In the eyes of many, VPN is a means to visit sites that are, for whatever reason, denied access. Of course, you don’t really want to pay for the fight against incomprehensible restrictions … But do you lose more by trusting a free VPN?
How does it work?
VPN (Virtual Private Network) is a virtual private network. Initially, VPN technology was created for companies that needed to provide employees with secure access to their electronic resources. At the same time, employees could be anywhere – in the office, in another country, etc.
Today, VPN has gone beyond corporate use. These are networks that run over the Internet. Of course, you connect to a VPN via the Internet: you need to know the server’s address, and sometimes you also need a login and password to log in. But the VPN itself already connects to the sites you need and gives you traffic from there.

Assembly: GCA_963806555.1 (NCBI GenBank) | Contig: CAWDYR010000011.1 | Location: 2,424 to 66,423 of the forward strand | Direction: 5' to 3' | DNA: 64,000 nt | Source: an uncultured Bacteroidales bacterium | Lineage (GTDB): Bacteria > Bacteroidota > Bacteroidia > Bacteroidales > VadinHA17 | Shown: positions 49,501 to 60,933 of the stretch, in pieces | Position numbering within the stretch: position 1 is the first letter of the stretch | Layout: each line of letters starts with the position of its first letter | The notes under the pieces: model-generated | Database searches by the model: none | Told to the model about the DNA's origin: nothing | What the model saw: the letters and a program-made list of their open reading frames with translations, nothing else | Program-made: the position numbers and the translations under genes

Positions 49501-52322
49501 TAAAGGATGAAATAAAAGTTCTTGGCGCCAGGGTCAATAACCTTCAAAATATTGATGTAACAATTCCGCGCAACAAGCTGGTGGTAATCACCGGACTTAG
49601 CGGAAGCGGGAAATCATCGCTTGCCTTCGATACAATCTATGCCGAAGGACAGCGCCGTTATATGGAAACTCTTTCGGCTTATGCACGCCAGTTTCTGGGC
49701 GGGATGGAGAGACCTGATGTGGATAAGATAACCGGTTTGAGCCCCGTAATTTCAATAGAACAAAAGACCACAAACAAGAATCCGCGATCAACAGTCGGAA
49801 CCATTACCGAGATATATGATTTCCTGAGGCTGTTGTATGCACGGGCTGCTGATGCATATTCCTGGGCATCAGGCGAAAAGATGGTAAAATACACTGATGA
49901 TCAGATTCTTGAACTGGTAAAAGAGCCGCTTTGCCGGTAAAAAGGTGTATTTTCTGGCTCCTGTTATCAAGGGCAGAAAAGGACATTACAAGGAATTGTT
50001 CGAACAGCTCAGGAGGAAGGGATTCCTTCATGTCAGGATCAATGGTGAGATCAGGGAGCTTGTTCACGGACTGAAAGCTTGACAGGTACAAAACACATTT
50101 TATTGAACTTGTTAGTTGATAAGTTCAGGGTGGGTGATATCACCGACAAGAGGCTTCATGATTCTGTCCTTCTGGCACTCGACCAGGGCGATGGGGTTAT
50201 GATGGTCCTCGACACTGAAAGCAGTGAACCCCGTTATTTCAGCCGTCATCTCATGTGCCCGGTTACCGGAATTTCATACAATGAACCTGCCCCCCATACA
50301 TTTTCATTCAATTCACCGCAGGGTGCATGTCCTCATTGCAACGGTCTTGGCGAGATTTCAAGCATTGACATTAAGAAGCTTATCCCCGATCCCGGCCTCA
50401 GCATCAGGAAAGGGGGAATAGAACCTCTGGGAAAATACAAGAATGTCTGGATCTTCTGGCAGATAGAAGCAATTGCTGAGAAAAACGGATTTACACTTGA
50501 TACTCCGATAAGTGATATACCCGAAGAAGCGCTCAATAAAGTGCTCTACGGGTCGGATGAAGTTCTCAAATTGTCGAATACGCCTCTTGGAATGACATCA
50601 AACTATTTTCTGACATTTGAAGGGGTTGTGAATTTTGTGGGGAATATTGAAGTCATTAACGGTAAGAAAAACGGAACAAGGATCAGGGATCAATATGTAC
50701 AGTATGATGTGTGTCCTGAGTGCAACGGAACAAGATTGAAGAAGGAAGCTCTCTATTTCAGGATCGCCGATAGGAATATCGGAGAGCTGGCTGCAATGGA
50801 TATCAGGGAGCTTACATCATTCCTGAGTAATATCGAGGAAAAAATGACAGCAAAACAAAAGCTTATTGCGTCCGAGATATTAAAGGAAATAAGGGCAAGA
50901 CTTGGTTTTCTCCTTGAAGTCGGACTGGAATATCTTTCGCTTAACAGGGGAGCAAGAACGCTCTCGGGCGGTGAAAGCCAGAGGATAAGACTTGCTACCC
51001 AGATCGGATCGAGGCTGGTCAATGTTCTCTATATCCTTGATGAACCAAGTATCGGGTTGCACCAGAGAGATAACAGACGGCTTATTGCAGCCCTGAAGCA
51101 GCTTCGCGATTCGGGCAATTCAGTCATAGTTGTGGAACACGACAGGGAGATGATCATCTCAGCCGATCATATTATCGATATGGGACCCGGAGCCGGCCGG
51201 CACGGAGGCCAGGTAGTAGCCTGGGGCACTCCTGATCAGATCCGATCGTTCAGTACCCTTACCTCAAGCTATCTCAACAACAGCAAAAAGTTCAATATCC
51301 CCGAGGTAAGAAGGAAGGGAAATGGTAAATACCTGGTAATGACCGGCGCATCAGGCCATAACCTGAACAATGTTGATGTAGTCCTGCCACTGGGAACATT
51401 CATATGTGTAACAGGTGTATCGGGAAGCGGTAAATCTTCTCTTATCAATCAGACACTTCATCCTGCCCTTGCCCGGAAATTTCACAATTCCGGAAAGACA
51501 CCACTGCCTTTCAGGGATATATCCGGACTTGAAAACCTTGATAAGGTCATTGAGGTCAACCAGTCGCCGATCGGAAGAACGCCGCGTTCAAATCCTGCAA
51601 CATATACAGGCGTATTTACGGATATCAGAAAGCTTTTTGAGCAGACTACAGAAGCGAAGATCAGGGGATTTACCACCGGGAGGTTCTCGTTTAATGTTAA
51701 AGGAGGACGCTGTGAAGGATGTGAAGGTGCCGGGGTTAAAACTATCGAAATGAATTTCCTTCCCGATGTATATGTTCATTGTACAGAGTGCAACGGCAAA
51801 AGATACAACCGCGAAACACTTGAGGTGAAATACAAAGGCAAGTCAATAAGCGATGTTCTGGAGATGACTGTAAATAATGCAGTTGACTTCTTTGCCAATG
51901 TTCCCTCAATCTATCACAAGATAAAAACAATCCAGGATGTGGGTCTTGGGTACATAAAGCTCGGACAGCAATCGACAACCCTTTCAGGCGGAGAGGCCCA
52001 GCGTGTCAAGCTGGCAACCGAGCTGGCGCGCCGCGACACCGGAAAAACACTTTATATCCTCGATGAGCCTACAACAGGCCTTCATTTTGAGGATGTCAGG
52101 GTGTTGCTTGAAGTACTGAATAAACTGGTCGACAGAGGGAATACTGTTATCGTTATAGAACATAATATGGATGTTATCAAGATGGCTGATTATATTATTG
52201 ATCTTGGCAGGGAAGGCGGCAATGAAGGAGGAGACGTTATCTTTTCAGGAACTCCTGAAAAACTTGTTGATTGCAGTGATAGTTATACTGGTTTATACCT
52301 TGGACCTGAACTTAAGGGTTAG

Using VPN, you connect to web resources through an intermediary. Since there are no restrictions for IP intermediaries, they are also removed for you.
Typically, a VPN server rises on a server in a data center or servers in different countries of the world, programmatically combined into one system. And on the user’s computer a client is installed, which is needed for connection and comfortable work. The client can be a special application, a browser extension, etc.
When you connect to a VPN, a special tunnel is formed – an encrypted communication channel.
Typically, the VPN connection between the client and the server is encrypted. Encrypted data is transferred to the provider, and then to the VPN server. For postback, the same algorithm is used. This allows, for example, to hide your traffic from the provider or from people who can analyze it.
But not everything is so cloudless. For example, no one will give a guarantee that the service does not have the keys to decrypt your traffic.